It had been over a year since I had pasta of any sort.
That just wouldn’t do. Pasta is such a comfort food. It actually feels unsettling to not have pasta for that long a stretch. So I decided to create a pasta recipe that uses all properly prepared grains. I’m passionate about the proper preparation of all foods but especially inflammatory grains like wheat. When properly prepared, wheat is actually easy to digest and full of beneficial vitamins and minerals. It is my pleasure to now present a recipe for Whole Wheat Sourdough Pasta that follows the guidelines for a Nourishing diet.
Whole Wheat Sourdough Pasta
The recipe is really very simple and only requires four real-food ingredients. It comes together quickly and can be prepared in the afternoon for dinner later that evening. Unlike some fermented doughs, this dough is made with sourdough starter discard and sprouted whole wheat so it doesn’t require any extra fermentation to neutralize phytic acid and unlock the nutrients in the wheat! To read more about the health benefits of Sourdough please refer to my guide, Demystifying Sourdough – Everything You’ve Ever Wanted To Know About Sourdough Starer – Why It’s Better For You – And How To Start One.
Sprouted Whole Wheat Flour
Like the souring that occurs with sourdough, the sprouting process changes the wheat grain from a hard-to-digest, inflammatory food source into one with boosted nutrition. Sprouting wheat increases vitamins B and C along with increasing Carotene and neutralizing phytic acid that acts like an anti-nutrient. Let’s just say it’s a good thing!
Find Sprouted Whole Wheat Flour Now
This easy pasta is made with organic sprouted whole wheat and fermented sourdough starter for a delicious and quick nourishing meal.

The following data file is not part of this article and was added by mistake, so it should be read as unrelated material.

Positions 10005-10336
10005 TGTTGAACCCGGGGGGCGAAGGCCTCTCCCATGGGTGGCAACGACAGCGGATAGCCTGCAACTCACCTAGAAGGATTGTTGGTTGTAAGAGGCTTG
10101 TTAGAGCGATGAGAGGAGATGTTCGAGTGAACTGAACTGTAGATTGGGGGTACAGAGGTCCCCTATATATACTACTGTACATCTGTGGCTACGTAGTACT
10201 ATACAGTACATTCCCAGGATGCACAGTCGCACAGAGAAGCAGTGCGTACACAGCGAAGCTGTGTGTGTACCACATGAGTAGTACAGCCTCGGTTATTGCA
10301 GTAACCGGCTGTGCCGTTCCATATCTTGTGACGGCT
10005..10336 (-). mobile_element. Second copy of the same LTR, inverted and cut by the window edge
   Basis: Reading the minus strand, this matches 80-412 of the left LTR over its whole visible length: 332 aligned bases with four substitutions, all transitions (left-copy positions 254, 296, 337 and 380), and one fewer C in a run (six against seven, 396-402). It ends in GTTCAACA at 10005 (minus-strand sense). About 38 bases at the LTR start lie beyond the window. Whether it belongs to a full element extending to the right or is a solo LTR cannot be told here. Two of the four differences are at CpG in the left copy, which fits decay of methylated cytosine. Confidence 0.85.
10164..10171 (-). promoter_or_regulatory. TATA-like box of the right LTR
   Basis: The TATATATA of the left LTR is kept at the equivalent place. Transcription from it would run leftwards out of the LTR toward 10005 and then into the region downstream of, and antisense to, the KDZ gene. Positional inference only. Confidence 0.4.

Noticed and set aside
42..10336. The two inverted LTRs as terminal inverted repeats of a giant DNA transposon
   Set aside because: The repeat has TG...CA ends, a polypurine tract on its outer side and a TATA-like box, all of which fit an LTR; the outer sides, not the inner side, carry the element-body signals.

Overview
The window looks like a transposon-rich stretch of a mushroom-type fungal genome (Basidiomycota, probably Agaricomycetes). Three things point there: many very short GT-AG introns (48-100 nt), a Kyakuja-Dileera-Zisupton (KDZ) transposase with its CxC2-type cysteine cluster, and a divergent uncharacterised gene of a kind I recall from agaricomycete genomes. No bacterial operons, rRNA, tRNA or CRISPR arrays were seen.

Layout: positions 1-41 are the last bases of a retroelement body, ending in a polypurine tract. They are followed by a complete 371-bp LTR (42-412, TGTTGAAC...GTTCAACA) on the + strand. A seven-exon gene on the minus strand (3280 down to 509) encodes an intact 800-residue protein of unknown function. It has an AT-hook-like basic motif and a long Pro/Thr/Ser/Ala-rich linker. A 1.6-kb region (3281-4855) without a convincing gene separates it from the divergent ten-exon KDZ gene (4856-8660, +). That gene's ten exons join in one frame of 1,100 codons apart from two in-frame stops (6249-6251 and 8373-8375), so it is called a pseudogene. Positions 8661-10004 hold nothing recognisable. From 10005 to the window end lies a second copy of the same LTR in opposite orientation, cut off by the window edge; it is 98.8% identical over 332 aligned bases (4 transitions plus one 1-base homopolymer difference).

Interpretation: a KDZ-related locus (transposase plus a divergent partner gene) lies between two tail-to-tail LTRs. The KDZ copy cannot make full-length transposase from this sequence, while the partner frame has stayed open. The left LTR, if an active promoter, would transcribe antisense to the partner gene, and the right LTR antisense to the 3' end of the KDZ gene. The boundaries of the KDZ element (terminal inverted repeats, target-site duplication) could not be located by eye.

- 2 Eggs
- 1 Teaspoon Salt 7 g
- 1 Cup Active Sourdough Starter, Stirred Down 250g at 100% hydration
- 1 1/2 Cup Sprouted Whole Wheat Flour 234 g
- 1 Cup Sprouted Whole Wheat Flour 156 g
In a large mixing bowl beat the eggs and salt with a fork.
Add the sourdough starter and stir it in until well blended.
Add the 1 1/2 cups of spouted flour and knead the mixture into a smooth dough.
Cover the bowl and refrigerate for 1 hour.
Clear a large work surface and flour it lightly with sprouted flour. Remove the dough from the bowl and pat it into a square. Cut the dough into four equal sections.
Working with one section at a time, flour the dough and use a rolling pin to flatten the dough into a long rectangle. Once it is thin enough to fit in your pasta machine continue to roll the pasta that way. If you don't have a pasta machine you can use the rolling pin and roll it by hand.
If using a pasta machine, start the dough on the thickest setting. Put the dough through the roller on each thickness a minimum of two times until you reach your desired thickness. Flour the dough between each setting. Put the long sheets of pasta through the cutting side of the pasta machine or use a sharp knife to cut long noodle like strips of dough.
Once the dough is cut flour it lightly and gather the noodles loosely to keep them from tangling.
Set the noodles on a sheet pan to keep them off the work surface.
Bring a large pot (at least three quarts) of water to a gentle boil. Working in batches, boil the pasta for three minutes. Use a pasta spoon or spider strainer to remove the cooked pasta from the water before adding the next batch. Be careful not to add too much pasta to the pot. Fresh pasta will stick together if it is crowded. For three quarts of water you can safely cook one quarter of this recipe at a time.
Serve your fresh pasta with your favorite sauce and enjoy every bite!
Want to learn everything about sourdough? Well, I have the free guide for you!